An artist in a floating realm | Daily News

An artist in a floating realm


Artists are just children who refuse to put down their crayons. Al Hirschfeld

Talent in any form is a gift from birth. Even the very parents of the baby who is born will never presume that their production would end up as a world-famous personality in some recognized field. So, was Raja Segar, a world-renowned artist. Art varies in many fields such as music, drawing and sculpture. They are all categorized into one unit - art.

Raja Segar was born on the Sri Lankan soil. A creative man of silence, sharp, smart, passionate, roams only one path. With a lowered gaze, he talks with his brush whilst answering briefly. The brief talk weighs a lot. What is on his mind is depicted on a white sheet of paper.

“As a painter, I draw what I see and what I feel. Talent is in your own body. Our own talent and culture. I make use of it,” Segar whispers. Segar has published two books: Segar Autobiography with paintings and Dialogue with Darkness. The collectors would long to place Dialogue with Darkness on their racks. The little artists follow his style, introduce their own art and make completely different art.

Segar was good in my mathematics. But he just drew whatever he felt like.

“I was so fond of VW beetle cars, I sketched in the manner I felt, in triangular forms. I never thought I would be able to buy this car one day as I was struggling with my bus fare then. I drew a parrot and got it framed with the little collection I had and hid it as I knew my mother would blast me for spending money on frames. However, she found it,” Segar reminisces.

They resided in a small house, on hand to mouth existence. His mother shouted at him, quite the expected. She wanted her son to get the money back from the frame seller. A little boy not even ten years, Segar took it back to the framing shop and begged him to keep the frame and give him the money. The seller was annoyed that he broke the glass and the beautiful parrot flew to the dustbin. The framer knew that the Segar family was destitute and would keep their mouth shut. He went home empty-handed and hid for hours until his mother cooled down.

“I stopped painting ever since. At St. Michael’s College, even during our art period, I was just another student to my art teacher. She thought I couldn’t draw. I also thought I cannot draw. After leaving the school I worked as a Turf Accountant to keep our home fires burning. Later I joined Ceylon Cold Stores Ltd and met ACJ Sykes who introduced me to Senaka Senanayake. Senaka. After looking at my greeting cards and my pieces of A4 size art, heaven knows how, he inspired me to draw and display them in his gallery at Kingsbury Hotel.”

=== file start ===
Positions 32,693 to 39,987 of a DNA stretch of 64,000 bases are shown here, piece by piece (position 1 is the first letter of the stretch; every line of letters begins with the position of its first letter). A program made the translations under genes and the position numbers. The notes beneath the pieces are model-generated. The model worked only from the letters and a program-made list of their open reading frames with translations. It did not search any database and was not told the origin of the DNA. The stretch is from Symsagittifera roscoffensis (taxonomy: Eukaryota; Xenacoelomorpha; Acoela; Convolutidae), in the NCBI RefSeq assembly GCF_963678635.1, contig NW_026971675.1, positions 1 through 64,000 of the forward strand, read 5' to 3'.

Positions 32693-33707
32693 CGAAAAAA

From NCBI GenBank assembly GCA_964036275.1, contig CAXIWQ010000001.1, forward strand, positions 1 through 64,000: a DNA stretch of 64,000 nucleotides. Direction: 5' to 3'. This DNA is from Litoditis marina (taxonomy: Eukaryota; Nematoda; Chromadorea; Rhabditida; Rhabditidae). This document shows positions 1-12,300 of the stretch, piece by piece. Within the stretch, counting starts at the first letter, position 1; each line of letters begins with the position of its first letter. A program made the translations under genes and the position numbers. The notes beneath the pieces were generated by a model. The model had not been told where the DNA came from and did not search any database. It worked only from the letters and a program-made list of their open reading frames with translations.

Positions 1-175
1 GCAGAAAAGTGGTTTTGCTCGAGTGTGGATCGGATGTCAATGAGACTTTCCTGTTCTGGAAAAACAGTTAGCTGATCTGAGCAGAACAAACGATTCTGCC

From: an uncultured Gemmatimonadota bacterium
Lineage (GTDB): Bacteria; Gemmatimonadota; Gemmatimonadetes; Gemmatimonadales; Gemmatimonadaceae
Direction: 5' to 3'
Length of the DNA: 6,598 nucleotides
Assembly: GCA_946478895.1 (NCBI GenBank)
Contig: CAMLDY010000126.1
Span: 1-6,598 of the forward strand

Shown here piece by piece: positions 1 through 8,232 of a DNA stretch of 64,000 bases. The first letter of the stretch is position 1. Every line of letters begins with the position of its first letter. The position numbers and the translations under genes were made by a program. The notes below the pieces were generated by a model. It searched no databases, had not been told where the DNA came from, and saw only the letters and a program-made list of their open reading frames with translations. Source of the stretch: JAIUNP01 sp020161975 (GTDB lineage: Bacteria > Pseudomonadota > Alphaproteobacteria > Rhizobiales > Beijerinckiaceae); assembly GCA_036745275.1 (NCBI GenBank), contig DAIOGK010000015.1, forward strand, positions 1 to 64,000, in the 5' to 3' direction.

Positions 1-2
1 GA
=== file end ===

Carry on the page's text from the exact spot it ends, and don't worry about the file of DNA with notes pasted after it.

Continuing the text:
In the meantime, Segar’s greeting cards became popular in all the 5-star hotel Bookshops in Colombo and Negombo. Plus, he had the opportunity to leave for Australia, where Segar distributed his greeting cards to many shops in the towns. But luck was not in his favour, as greeting cards of the Sri Lankan lifestyle has had no meaning for Australians.

“My own conscious tapped my heart and said: You fool go round find some beautiful places, people, events in Australia sometimes you might hit the jackpot. I started to draw as what my conscience spoke to me. A few weeks later when I went around the shops, I was told by the shop keepers that they sold all and to place quickly more greeting cards in larger sizes too. My venture looked promising. My money-spinner started working. I managed to earn in plenty. But my heart was here in Sri Lanka. I loved my mother country. I decided to return to my sweet homeland despite so many who wanted me to stay back there in Australia,” Segar sums up.

And here Segar is in his stall at L5 M 27 One Galle Face, Colombo, depicting his limited edition prints, collages and serigraphs. My eyes turn from picture to picture he has drawn, people and events.

“I would like all companies, offices, ministries would carry original paintings on their walls. In other countries in their annual budget, a portion is passed towards beautifying the interior décor with oil paintings, possible from the roof level to the floor and each room to carry an original art,” Segar notes.

We need more visual media to collaborate with marketing products. This presentation of art would enable the present man and the future generations to value and admire Sri Lankan art. Sri Lankan culture should take on an endless journey while looking at art as the best investment.

“If a child is good at drawing, encourage them. Never believe that becoming a doctor and other professionals is the only lucrative livelihood. Not everyone is capable of drawing. Not even universities, let alone other higher institutes, can inculcate that skill in anyone unless they have the inherent talent,” Segar observes.

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